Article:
Mehlville board eyes approval of budget, Gaines’ contract

Contract note a ‘fabrication,’ Trakas tells board members

Chris Gaines

Chris Gaines

By Gloria Lloyd

As the current school year ends, the Mehlville Board of Education is looking toward next year with a vote on the budget and a second vote on incoming Superintendent Chris Gaines’ contract — this time with no living allowance or family health insurance.

The board will consider the 2015-2016 budget and the contract when it meets at 7:30 p.m. today — May 21 — in the Mehlville High School Library, 3200 Lemay Ferry Road. Although some residents plan to address the board about an apartment complex for veterans that a developer hopes to build on district-owned property, the board will not formally discuss that project tonight, Superintendent Norm Ridder told the Call.

Gaines is set to start July 1. At $205,500 for the first year, the new three-year contract negotiated by board President Venki Palamand will cost the district less than the previous $185,000 contract, which included allowances and benefits up to $209,000, Palamand told the Call.

“The revised contract with Dr. Gaines is more clear and transparent,” Palamand said. “It removes the $1,000 monthly stipend for living in Mehlville and eliminates the clause providing health coverage for his family. In fact, this contract has a lower cost than the previous one, which could have easily exceeded $220,000 by the third year. The average salary for this contract will be $207,000.”

The board approved the first contract Feb. 19 with Secretary Lori Trakas opposed.

Former board President Ron Fedorchak and Katy Eardley left the board April 9, and were replaced by Lisa Dorsey and Jamey Murphy, Eardley’s brother.

Current Wright City Superintendent Gaines closes on his new house in Concord this week and will be the first superintendent to live in the district in nearly a decade. The new contract includes a clause that Gaines “shall live” in Mehlville.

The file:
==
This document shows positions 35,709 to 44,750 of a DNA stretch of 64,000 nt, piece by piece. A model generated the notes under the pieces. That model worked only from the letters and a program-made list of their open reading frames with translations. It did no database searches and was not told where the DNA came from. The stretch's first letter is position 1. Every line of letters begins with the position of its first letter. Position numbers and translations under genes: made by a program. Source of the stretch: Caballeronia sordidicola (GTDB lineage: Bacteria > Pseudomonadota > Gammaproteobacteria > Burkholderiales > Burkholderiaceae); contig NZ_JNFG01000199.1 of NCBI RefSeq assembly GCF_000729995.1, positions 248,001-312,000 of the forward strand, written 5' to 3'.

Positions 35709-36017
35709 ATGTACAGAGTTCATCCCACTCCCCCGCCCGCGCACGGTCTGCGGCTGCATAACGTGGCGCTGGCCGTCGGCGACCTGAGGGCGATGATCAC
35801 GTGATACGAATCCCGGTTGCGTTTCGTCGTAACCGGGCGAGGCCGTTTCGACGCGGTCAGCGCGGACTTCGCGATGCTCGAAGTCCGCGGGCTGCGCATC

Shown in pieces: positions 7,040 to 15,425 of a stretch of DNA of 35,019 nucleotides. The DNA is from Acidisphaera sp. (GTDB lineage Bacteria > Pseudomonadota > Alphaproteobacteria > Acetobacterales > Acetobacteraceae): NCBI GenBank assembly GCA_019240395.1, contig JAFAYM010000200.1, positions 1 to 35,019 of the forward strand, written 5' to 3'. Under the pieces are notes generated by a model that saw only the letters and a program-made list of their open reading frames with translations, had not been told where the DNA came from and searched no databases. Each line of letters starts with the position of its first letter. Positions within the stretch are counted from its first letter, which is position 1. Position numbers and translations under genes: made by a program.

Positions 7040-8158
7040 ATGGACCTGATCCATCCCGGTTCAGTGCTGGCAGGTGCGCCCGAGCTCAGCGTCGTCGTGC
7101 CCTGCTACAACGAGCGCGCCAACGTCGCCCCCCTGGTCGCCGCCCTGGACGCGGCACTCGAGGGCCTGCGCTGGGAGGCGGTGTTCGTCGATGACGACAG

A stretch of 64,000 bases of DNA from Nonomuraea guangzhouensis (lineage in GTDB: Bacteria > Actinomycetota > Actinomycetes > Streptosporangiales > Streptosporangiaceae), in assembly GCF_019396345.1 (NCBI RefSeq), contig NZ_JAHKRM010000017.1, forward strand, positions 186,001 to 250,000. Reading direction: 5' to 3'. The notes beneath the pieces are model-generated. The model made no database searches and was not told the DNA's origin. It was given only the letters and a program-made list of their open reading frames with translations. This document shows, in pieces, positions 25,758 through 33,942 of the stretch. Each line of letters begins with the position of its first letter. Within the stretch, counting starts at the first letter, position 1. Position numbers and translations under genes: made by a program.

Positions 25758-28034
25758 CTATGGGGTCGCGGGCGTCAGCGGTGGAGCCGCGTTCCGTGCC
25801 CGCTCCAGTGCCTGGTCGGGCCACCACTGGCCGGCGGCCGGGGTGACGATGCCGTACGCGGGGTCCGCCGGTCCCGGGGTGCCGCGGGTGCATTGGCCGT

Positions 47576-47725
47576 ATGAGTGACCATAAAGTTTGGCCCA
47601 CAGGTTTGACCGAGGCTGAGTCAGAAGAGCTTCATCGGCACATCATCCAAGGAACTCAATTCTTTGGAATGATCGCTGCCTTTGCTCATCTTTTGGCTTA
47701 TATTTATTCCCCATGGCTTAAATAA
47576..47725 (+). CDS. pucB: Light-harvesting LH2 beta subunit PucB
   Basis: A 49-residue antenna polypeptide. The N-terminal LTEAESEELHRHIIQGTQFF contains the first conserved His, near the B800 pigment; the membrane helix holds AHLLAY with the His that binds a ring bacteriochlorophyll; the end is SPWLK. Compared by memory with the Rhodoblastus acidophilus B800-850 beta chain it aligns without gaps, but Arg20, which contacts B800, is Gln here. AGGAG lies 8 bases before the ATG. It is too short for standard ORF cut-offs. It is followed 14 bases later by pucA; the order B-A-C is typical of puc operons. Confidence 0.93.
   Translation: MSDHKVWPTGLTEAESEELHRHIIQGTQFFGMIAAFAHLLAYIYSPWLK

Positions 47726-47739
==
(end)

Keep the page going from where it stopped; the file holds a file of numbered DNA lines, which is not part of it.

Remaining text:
“With the feedback they’d gotten from the community, the board thought it was clearer to put everything into salary,” Gaines told the Call, adding he looks forward to arriving in Mehlville.

Although board members believed the first contract contained health insurance for Gaines’ wife and son, the language appeared to exclude coverage, so district attorney Charles Elbert rewrote the pact.

When the new board was seated April 9, Palamand and Secretary Samantha Stormer took over the offices previously held by Fedorchak and Trakas, respectively. Fedorchak signed the modified contract, and Stormer signed later that week.

A note Executive Director of Human Resources Mark Catalana wrote and attached to the contract states, “Mrs. Trakas refused to sign the new contract, stating she was not in agreement of the district paying the insurance premium of Dr. Gaines’ wife and son and therefore would not sign.”

In an eight-minute statement that Trakas read at the end of the board’s May 7 meeting, she denied that she refused to sign the amended contract, but said she hesitated because the board had not voted on it.

Trakas noted that she is familiar with contract law since she has spent decades as the owner of a court-reporting company, and she believes the “disturbing, unsettling and unethical” note unfairly called into question her professional integrity.